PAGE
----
Boris Johnson's estuary airport unlikely to be shortlisted by Airports Commission
By Adam Bienkov
Boris Johnson's plans to build an airport in the Thames estuary are unlikely to be shortlisted by the Airports Commission due to the huge impact on wildlife they would cause, Politics.co.uk understands.
The commission is officially still considering whether to place the estuary airport plans on a shortlist of options for expanding airport capacity in the UK.
However, a source at the commission told Politics.co.uk that the huge environmental costs of creating new habitats for migratory birds makes it very difficult for the scheme to go ahead.
"The impact on birds makes it very difficult," the source said.
Under European environmental directives, the estuary airport could only go ahead if planners could demonstrate there were no alternative locations elsewhere, and that suitable replacement habitats could be created.
However, a report by the British Trust for Ornithology (BTO) out today highlights the huge hurdles to passing these tests.
According to the BTO, large numbers of birds would "most likely die out" if their habitat was lost, even if alternative areas were created elsewhere.
While many birds would be able to relocate, suitable replacement habitat would be extremely difficult to find and could take decades to provide sufficient food and shelter for the migratory birds currently using the estuary.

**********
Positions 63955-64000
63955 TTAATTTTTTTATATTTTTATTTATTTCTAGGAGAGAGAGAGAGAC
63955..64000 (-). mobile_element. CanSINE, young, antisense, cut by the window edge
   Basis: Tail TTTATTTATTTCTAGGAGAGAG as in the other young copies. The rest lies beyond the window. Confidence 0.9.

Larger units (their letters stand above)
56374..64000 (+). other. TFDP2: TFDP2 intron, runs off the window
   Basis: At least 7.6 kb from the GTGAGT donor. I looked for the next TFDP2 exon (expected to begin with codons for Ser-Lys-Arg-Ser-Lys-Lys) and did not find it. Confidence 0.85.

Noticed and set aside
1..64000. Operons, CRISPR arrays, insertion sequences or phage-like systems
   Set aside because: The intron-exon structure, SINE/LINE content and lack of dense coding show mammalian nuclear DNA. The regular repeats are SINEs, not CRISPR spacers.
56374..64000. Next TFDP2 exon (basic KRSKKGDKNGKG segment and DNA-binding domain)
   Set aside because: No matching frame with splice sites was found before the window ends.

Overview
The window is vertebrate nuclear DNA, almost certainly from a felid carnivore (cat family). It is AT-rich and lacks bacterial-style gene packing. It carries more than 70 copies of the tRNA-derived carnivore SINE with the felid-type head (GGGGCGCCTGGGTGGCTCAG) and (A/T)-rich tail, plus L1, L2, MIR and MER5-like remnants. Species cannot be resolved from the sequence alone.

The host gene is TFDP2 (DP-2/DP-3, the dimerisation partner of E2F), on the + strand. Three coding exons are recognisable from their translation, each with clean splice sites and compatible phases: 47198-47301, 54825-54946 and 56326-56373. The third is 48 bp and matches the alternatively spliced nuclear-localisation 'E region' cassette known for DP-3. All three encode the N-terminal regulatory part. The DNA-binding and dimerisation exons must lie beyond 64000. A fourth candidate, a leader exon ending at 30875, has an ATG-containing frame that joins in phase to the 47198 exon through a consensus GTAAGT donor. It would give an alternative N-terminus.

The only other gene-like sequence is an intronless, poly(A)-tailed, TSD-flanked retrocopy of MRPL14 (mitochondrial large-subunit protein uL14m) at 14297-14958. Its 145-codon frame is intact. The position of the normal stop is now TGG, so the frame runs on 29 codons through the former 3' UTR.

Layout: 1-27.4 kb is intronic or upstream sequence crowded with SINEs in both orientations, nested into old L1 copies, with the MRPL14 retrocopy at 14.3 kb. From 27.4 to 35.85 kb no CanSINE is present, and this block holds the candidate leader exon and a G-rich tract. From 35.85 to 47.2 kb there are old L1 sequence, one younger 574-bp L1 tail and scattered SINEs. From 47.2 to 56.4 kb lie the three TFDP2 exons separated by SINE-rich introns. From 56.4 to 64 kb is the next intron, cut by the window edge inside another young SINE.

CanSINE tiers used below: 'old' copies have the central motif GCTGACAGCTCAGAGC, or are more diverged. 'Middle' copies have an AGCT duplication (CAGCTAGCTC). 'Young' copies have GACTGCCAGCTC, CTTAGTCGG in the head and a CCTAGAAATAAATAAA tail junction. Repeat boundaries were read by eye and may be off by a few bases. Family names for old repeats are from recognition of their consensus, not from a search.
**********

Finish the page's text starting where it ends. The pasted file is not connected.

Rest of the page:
The report's findings are very similar to those contained within four independent reports released by the Airports Commission recently.
Consultants hired by the commission found that Johnson had overestimated the benefits and underestimated the costs of building an airport in the estuary.
The estuary airport is also finding growing political opposition from within the Conservative party.
This morning, the Conservative MP for Gillingham, Rehman Chishti, held a roundtable event in parliament alongside representatives from Conservative-run Medway Council.
"The evidence against a hub airport at the Thames Estuary is compelling," Chishti told representatives from both the Airports Commission and Transport for London at the meeting.
"The independent evidence in this report [by BTO] should have a huge impact on the airports commission's decision this September."
Robin Cooper, Director of Regeneration at Medway Council, described Johnson's plans as "Mickey Mouse" and urged him to drop the "vainglorious" and "fanciful" scheme.
"We're talking about a city the size of Manchester moving into Kent and there simply isn't room... for this vainglorious idea by the Mayor of London," he told the BBC earlier.
"We're not talking about a small number of birds. We're talking about hundreds of thousands of birds here.
"The idea that you could successfully relocate these birds to somewhere like Essex or somewhere like East Anglia simply doesn't wash and the report shows that quite conclusively."
A source at the council told Politics.co.uk, they were "75% sure" the scheme would not be shortlisted by the Airports Commission.
Speaking to the BBC, Johnson's airports adviser Daniel Moylan insisted "the [environmental] tests could be passed" and claimed the cost of relocating the birds had been wildly overestimated by both the BTO and the Airports Commission.
"We don't agree with the cost per hectare of doing it," he said adding that there were "plenty of sites" where birds could be relocated to.
A representative from TfL said they "welcomed" the BTO's report and insisted they were looking into how they could overcome the legal difficulties posed by European environmental directives.
The Airports Commission's consultation on the proposals will end next month.
They are then set to announce their shortlist of projects in September.